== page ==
The escrow officer is a neutral third party that makes sure no money is transferred until all conditions for each side are met.

The money management of an escrow company include:

  • Real estate commissions
  • Funds to mortgage company
  • Homeownwer’s Insurance Premiums
  • Property Taxes
  • HOA dues and other third-party fees

Finally, the escrow officer will see that you are properly recorded as the new owner with the county.

Home Inspector – 

When you have found the home that you like, it is a wise idea to have a professional take a look at the home to see if there are any issues with the property that could be a problem in the future.

Even though some buyers have an “Uncle Joe” who has owed several homes and knows what to look for, a certified Home Inspector can be money well spent.

They will look at the functionality of the home to make sure the electrical, plumbing and physical aspects of the home are strong, which will help the buyer make an educated decision about following through with the purchase, or renegotiating certain aspects of the contract.

Keep in mind, the home inspector and appraiser have different jobs. An appraiser determines value, while the inspector looks for structural problems, defects or maintenance issues.

The inspector is doing this strictly for the buyer’s sake. The lender is not concerned if a faucet has a minor leak as long as the property is worth the sales price. Therefore, the lender generally does not require an inspection unless the purchase contract requires one.

So, an inspection is not required, but it is recommended. As a matter of fact, one of the forms in an FHA application package is one that says “For Your Protection: Get a Home Inspection.”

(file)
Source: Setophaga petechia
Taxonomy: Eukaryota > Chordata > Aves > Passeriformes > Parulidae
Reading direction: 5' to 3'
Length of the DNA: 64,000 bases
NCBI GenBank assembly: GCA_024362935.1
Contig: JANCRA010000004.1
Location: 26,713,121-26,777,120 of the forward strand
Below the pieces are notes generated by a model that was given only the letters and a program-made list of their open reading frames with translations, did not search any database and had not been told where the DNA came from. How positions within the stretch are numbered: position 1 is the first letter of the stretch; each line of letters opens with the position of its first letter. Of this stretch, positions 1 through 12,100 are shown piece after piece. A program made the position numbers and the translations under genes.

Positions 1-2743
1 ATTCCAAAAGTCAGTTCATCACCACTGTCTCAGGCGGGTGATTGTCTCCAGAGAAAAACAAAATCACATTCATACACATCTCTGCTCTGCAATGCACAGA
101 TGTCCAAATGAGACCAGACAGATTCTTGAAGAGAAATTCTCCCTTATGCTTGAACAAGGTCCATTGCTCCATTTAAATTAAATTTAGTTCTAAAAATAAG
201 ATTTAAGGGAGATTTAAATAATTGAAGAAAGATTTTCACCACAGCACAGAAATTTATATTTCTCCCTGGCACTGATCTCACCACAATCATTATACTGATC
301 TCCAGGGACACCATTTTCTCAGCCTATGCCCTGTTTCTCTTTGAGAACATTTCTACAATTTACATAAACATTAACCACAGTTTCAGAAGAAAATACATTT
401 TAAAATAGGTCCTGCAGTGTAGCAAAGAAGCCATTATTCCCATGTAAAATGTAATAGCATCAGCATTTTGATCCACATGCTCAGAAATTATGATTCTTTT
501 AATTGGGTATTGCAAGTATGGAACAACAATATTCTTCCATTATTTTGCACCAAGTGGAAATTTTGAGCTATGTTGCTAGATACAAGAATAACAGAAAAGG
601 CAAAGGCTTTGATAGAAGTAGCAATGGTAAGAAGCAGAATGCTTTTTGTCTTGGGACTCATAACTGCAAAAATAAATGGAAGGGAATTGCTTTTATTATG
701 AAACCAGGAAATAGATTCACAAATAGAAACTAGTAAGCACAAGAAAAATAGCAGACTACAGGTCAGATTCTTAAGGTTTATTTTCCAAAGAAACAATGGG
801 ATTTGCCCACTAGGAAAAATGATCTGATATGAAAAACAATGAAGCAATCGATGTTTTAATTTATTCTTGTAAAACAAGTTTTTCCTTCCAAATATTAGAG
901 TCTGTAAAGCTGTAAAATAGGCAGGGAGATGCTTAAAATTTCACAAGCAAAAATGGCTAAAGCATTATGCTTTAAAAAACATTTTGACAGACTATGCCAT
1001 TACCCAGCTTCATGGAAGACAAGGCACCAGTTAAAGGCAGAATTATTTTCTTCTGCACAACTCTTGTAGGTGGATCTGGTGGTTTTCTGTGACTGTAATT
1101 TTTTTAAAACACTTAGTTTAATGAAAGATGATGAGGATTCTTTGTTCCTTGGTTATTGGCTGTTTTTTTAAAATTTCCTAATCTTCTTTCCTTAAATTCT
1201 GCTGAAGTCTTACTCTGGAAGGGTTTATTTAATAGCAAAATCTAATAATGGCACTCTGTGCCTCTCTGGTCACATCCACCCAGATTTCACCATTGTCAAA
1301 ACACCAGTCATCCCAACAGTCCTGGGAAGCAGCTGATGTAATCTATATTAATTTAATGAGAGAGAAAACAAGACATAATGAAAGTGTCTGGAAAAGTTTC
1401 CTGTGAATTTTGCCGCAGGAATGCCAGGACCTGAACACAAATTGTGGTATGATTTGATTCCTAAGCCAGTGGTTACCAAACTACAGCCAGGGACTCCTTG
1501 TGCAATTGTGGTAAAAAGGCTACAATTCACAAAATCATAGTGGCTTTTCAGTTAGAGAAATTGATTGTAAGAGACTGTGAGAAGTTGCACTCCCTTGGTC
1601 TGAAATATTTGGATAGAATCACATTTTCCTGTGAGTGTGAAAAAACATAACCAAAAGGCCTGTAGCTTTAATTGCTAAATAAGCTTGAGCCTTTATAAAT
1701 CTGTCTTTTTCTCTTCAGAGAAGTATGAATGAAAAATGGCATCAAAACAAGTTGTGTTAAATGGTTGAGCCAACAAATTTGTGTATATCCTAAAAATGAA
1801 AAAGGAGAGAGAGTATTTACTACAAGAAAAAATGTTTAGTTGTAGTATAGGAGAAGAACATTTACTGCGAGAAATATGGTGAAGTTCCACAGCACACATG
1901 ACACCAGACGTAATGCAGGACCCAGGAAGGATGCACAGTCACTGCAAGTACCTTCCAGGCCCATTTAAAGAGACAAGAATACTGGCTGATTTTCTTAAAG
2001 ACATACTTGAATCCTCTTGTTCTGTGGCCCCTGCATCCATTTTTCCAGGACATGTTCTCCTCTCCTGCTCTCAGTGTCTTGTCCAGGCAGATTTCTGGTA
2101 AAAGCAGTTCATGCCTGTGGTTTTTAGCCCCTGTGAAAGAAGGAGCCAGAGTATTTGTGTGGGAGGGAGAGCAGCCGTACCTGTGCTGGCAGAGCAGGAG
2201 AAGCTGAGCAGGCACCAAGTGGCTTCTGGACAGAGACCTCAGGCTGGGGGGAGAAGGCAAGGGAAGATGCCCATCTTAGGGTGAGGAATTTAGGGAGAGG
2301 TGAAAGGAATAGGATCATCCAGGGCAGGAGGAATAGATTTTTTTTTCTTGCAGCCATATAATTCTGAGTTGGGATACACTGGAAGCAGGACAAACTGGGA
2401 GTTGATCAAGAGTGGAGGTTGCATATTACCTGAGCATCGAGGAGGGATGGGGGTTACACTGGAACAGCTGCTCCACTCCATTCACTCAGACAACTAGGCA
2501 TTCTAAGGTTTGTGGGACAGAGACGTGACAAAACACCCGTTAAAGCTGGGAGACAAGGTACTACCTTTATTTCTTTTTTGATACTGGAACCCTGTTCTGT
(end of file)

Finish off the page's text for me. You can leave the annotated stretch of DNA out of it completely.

Appraiser – 

While the appraiser is typically never seen by the home buyer, an appraisal is obviously an important component of a home purchase transaction.

The appraiser will conduct an analysis of the property to determine the current market value. The bank will always require an appraisal, and in some cases need a second opinion of value if the loan program guidelines or loan amount require it.

Appraisers compare the sales prices of similar properties sold in the neighborhood and surrounding areas with the subject property.

This can be a very tricky process, especially if there are few properties to choose from, or if there is an overwhelming amount of foreclosures and short sale listings.

Now, since two homes are rarely identical, the appraiser has the difficult job of trying to compare apples to apples; sometimes red delicious to yellow delicious, or sometimes Fuji to Winesap.

When done, the estimate of value is given. If that value is below the purchase price, then negotiation may take place. If it is at or above the purchase price, we are ready to go forward

Step 3 – Purchase Offer Submitted

Assuming that you’ve already been given a mortgage approval and have a firm understanding of the type of property you are qualified to purchase, your agent will submit your purchase offer to a listing agent or seller.

Once you receive an accepted offer, the due-diligence period starts a series of timelines for final mortgage approval, appraisal, inspections and other requirements which would be spelled out in the terms of the contract.

Step 4 – Conditions and Paperwork

It comes in from all angles at this point, lenders, processors, insurance agents, sellers, real estate agents…. and the list can go on.

Step 5 – Closing

A successful closing requires all of the team players to come together at the same time, with the same agenda, on the same date…. with numbers and figures that match.

Don’t worry, at HomeQuest Mortgage we’ll make sure you are kept in the loop throughout the entire home buying process.

8.  Closing Process:

With the right home buying team on your side, the closing process should be a smooth transition from signed documents to closing.

The excitement has been building throughout the entire process from home shopping to mortgage approval; so it’s easy to overlook some important details at the end.

Understanding the industry lingo will certainly help you avoid feeling like you’re on a roller-coaster while all the team players come together at the end to perform doc signings, pre-closing conditions….

It also helps to know about all of the fees associated with a new home purchase or refinance. Understanding the difference between the fixed and variable fees will help you set a more accurate budget, which could impact whether or not you get your earnest money back at closing.